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17.10.2016 | Original Article | Ausgabe 12/2016

Journal of Gastrointestinal Surgery 12/2016

Prophylactic Total Gastrectomy: a Prospective Cohort Study of Long-Term Impact on Quality of Life

Journal of Gastrointestinal Surgery > Ausgabe 12/2016
Jennifer Muir, Melyssa Aronson, Mary-Jane Esplen, Aaron Pollett, Carol J. Swallow
Wichtige Hinweise

Electronic supplementary material

The online version of this article (doi:10.​1007/​s11605-016-3287-8) contains supplementary material, which is available to authorized users.
Jennifer Muir MD MSc and Melyssa Aronson MS contributed equally to this work.



Hereditary diffuse gastric cancer (HDGC) syndrome is caused by germline mutations in the CDH1 gene and carries a lifetime gastric cancer risk of approximately 70 % in men and 56 % in women. Current consensus guidelines recommend that people of age ≥20 who harbor a CDH1 mutation undergo prophylactic total gastrectomy (PTG). However, the decision to proceed with a major visceral resection for prophylactic reasons may be difficult, especially since long-term outcomes are not well defined. We examined the decision-making process, physical symptoms, and psychosocial outcomes in adults who underwent PTG.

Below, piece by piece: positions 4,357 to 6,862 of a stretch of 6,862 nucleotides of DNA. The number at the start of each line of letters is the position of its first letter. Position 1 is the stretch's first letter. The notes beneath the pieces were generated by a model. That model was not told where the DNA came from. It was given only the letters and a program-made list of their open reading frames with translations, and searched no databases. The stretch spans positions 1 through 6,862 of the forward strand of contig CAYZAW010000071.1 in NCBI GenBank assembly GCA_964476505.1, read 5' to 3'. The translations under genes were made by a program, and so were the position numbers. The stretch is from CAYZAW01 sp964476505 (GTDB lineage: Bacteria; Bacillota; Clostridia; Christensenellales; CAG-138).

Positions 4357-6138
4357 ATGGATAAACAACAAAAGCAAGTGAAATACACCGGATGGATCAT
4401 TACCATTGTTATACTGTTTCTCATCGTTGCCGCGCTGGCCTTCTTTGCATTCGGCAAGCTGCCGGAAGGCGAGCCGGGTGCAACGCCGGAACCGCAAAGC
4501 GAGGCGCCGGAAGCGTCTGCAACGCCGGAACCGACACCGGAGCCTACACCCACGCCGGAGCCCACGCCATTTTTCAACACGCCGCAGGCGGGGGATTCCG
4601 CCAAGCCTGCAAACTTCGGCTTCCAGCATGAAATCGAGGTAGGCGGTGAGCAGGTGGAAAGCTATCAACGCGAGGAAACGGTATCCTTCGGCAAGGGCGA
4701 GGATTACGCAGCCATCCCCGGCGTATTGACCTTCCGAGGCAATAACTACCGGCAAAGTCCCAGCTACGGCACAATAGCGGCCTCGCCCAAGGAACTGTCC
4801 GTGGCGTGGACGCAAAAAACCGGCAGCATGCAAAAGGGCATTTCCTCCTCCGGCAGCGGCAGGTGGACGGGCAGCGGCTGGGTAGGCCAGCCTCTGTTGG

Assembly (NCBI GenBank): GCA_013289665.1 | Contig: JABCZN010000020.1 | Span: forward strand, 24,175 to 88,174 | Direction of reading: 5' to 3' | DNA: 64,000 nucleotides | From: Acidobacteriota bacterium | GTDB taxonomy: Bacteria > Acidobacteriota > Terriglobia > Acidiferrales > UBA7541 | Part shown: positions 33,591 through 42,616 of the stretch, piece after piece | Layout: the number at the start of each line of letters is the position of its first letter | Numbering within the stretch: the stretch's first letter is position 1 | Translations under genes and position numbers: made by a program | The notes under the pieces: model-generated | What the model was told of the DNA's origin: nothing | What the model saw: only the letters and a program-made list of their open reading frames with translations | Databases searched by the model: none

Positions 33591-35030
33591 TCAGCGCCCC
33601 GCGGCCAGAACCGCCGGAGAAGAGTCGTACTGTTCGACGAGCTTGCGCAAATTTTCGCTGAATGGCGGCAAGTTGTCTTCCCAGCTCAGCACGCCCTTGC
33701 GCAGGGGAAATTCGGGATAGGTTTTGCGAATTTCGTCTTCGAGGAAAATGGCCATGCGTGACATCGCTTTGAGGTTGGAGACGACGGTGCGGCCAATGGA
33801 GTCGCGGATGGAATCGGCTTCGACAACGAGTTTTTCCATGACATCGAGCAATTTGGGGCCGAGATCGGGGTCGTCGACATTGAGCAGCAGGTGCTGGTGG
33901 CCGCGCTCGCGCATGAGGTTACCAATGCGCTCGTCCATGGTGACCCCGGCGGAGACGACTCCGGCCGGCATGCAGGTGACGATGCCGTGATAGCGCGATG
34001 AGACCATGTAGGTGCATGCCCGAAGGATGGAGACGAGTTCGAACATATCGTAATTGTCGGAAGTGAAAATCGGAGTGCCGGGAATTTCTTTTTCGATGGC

Participants completed pre- and post-operative questionnaires that included standardized measures of health-related quality of life (HRQOL), body image, psychological distress, regret, and decisional conflict. Those who declined surgery completed a questionnaire that measured decisional conflict and explored reasons for their choice.


Forty of fifty (80 %) questionnaires distributed to 18 individuals were completed. In the 13 patients who underwent PTG, global HRQOL tended to decrease immediately post-operatively, climb to baseline by 6–12 months, then decrease again at 24 months. Body image and level of psychological distress remained relatively stable, and most patients expressed little decisional conflict or regret. All five individuals who declined surgery did so for practical reasons and would consider surgery in the future.


While most patients do not experience negative psychosocial consequences following PTG, mild physical symptoms persist and may affect long-term HRQOL. The present study emphasizes the need for long-term follow-up of this unique population of survivors.

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